December 1, 2020
This week in Protocol Gaming, your weekly guide to the business of video games: Genvid's strategic positioning with Rival Peak, the PS5 was Sony's biggest launch ever and get hyped for Super Nintendo World!
We forgot to include in last week's newsletter a link to our first Protocol Gaming online panel, including Activision Blizzard's Daniel Alegre, AMD's Frank Azor, EA's Samantha Ryan, Facebook's Vivek Sharma and Manticore's Frederic Descamps. Here it is!
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In October, we asked, "What good is cloud gaming? … Rather than distributing the same old games to new screens, the real promise of cloud will be realized when we start seeing brand-new entertainment experiences that could only be enabled by cloud resources. And those may be coming a bit sooner than many people expect."
The following week, Facebook unveiled its broad new strategy to become both a destination and vehicle for interactive experiences (including games) delivered via cloud resources on its eyeball-owning platform. Facebook's initial announcement was about porting mobile games, but more innovative concepts were already in the works.
Today, those pieces started to fit together publicly as Facebook announced Rival Peak, a new sort of entertainment reality show powered by some slick interactive streaming software from startup Genvid Technologies.
Genvid's systems and approach have far-reaching implications, but it's also worth considering another aspect of the strategic positioning.
Matthew Henick, Facebook's vice president of content planning and strategy, who approved the Genvid deal, described the context.
When I heard Henick say "actually puts people at the center," it wasn't like a lightbulb going off for me. It was like a big fat spotlight.
And wouldn't you know? Microsoft and Facebook are already emerging as allies of a sort in mass gaming and entertainment.
When Spencer called out Amazon and Google as Xbox's main competitors going forward, he omitted Facebook. It seems clear that Facebook also sees Amazon and Google as major competitors. And naturally, neither Facebook nor Microsoft have any love lost for Apple.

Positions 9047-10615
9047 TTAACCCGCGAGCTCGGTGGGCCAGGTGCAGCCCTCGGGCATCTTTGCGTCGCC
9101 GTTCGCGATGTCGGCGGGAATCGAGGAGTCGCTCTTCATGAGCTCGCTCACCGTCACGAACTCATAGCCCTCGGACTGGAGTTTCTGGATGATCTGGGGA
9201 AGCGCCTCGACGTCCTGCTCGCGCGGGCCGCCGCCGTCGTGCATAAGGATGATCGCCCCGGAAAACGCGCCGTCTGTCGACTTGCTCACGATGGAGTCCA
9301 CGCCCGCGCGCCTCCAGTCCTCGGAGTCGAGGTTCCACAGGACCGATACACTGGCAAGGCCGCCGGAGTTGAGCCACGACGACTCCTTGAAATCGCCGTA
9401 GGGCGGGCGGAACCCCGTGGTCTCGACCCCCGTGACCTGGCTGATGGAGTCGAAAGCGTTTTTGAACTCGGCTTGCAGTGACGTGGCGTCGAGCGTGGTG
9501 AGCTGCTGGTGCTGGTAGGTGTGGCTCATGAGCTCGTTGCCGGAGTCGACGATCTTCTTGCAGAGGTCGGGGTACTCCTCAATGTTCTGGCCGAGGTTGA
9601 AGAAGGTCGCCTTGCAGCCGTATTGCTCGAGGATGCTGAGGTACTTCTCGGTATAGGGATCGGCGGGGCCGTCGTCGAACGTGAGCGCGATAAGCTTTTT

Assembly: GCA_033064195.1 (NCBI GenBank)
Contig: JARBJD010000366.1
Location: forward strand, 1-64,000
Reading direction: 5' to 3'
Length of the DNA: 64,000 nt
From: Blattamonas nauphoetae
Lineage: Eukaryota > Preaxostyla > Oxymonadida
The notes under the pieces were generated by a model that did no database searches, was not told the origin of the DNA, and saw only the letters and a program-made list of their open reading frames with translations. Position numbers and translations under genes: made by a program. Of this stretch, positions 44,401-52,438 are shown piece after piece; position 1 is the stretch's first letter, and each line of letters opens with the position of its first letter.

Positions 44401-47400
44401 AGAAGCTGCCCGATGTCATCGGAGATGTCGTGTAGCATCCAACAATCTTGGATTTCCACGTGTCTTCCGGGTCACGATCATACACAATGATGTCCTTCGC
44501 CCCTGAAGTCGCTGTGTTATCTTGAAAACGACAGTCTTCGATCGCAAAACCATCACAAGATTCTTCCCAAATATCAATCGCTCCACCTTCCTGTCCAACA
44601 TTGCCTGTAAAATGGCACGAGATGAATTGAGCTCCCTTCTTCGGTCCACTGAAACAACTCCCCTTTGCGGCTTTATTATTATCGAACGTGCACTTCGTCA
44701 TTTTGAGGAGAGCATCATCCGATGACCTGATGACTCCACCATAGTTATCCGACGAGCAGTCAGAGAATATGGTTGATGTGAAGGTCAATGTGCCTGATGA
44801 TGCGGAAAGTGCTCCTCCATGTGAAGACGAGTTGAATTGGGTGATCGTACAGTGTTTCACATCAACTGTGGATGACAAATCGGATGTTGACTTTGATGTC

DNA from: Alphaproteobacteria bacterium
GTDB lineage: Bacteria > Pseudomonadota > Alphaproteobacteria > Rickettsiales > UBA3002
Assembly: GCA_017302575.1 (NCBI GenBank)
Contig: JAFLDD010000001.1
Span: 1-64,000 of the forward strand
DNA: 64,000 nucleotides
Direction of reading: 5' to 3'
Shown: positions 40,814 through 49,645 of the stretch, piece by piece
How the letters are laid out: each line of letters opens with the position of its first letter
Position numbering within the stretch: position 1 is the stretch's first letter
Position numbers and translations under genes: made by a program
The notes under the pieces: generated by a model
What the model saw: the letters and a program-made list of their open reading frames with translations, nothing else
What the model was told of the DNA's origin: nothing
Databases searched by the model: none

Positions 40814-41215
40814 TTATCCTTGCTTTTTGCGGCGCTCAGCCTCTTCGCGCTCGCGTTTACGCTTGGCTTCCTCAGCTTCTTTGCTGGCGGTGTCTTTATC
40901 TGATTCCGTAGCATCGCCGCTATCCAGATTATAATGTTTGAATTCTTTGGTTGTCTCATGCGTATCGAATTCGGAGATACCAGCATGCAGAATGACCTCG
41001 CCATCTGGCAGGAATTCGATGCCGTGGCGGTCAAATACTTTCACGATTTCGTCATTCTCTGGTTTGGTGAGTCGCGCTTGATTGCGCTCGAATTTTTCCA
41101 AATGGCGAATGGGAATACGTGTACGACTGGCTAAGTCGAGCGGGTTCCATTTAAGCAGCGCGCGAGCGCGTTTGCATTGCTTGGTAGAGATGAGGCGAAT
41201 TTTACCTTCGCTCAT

Microsoft and Xbox have the hardcore gaming chops. Facebook has all the eyeballs. As both the Big Tech giants and startups like Genvid scale their own cloud gaming Rival Peak, it will be fascinating to watch which alliances emerge.
— Seth Schiesel
Customer experience (CX) is having a moment. The pandemic has forced and accelerated the adoption of digital channels for many. This is great news. But customer expectations of the digital experience is high, and companies who are thoughtful about the customer experience and differentiate themselves will be winners.
What was your first gaming system?
If you can believe it, Nintendo 64 was the first I personally owned. Parents didn't support video gaming. Of course, had been playing constantly for a decade prior.
What is the most important trend in the game business in 2020?
Games with non-gamelike goals and the destigmatization of game-based socializing.
What has been the most overlooked aspect or development in the game business over the last year?
The general topic is widely covered, but the implications of app store fees/policies on the development of in-game marketplaces and virtual economies (e.g. those of Roblox).
What new technology or technical development are you most looking forward to?
AR glasses and the mass market rollout of real-time motion capture that's integrated into virtual experiences. The latter won't just mean your Fortnite avatar mimics you, but that "games" like GTA Online's casino will actually have virtual laborers rather than just AI dealers and program-based "entertainment."
What games are you playing recently that don't come from your company?
Replaying the BioShock series, Spider-Man: Miles Morales, Betrayal.io, Roblox, and, of course, a ton of Fortnite as always.
For many, myself included, video games have provided a welcome alternative to international travel this year. But even when travel does get back up and running, games aren't going anywhere. That's because Super Nintendo World opens at Universal Studios Japan on Feb. 4, making it the obvious first post-COVID vacation for absolutely every gamer in the world. See you in Osaka.
— Shakeel Hashim
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